I'm also calling on Congress to continue down the path of earmark reform. You have trimmed some of this spending and embraced some meaningful change. But restoring the public trust demands more. For example, some members of Congress post some earmark requests online. Tonight, I'm calling on Congress to publish all earmark requests on a single website before there's a vote so that the American people can see how their money is being spent.

Of course, none of these reforms will even happen if we don't also reform how we work with one another.

Now, I am not naïve. I never thought the mere fact of my election would usher in peace, harmony, and some post-partisan era. I knew that both parties have fed divisions that are deeply entrenched. And on some issues, there are simply philosophical differences that will always cause us to part ways. These disagreements, about the role of government in our lives, about our national priorities and our national security, have been taking place for over two hundred years. They are the very essence of our democracy.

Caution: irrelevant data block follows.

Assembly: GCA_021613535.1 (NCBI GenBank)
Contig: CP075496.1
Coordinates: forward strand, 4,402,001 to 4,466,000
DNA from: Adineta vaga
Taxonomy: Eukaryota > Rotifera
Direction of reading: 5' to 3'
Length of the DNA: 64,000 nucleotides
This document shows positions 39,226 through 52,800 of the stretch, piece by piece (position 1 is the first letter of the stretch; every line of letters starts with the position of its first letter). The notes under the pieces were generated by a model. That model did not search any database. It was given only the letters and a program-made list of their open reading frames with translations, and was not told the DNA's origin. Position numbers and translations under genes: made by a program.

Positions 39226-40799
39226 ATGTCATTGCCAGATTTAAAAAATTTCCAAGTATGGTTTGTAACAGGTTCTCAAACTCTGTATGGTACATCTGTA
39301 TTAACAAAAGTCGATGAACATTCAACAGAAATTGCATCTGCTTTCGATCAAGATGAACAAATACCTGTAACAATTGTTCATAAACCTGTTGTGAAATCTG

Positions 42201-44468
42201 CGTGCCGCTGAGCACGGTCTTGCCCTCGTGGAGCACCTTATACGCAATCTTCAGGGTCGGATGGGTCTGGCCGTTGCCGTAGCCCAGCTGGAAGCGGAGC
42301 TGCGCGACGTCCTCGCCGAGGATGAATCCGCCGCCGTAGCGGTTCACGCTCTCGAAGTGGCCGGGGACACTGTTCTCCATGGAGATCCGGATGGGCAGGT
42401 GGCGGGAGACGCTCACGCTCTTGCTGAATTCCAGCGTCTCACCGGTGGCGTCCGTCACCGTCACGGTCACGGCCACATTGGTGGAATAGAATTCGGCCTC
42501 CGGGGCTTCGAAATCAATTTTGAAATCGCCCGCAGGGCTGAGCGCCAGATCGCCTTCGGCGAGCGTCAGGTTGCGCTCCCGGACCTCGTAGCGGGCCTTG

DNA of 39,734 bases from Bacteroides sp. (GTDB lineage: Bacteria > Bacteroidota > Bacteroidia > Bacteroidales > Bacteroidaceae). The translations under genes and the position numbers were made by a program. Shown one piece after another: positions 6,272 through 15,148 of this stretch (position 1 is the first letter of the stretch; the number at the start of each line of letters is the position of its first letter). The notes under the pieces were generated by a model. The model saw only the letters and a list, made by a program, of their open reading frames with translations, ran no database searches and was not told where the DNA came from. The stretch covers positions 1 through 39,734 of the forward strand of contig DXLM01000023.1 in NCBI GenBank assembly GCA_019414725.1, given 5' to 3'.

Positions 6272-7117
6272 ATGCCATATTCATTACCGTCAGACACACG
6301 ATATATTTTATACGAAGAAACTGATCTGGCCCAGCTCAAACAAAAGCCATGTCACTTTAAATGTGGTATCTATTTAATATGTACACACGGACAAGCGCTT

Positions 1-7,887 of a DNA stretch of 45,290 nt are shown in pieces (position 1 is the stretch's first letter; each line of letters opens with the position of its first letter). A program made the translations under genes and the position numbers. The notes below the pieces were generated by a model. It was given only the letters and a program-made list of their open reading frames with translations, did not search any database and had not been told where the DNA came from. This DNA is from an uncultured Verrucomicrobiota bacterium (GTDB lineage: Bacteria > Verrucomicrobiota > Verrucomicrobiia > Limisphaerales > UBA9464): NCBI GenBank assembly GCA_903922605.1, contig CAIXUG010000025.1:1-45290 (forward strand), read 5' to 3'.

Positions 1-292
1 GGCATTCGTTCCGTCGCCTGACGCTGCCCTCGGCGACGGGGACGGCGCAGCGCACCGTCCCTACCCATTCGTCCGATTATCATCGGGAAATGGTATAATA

But what frustrates the American people is a Washington where every day is Election Day. We cannot wage a perpetual campaign where the only goal is to see who can get the most embarrassing headlines about their opponent – a belief that if you lose, I win. Neither party should delay or obstruct every single bill just because they can. The confirmation of well-qualified public servants should not be held hostage to the pet projects or grudges of a few individual Senators. Washington may think that saying anything about the other side, no matter how false, is just part of the game. But it is precisely such politics that has stopped either party from helping the American people. Worse yet, it is sowing further division among our citizens and further distrust in our government.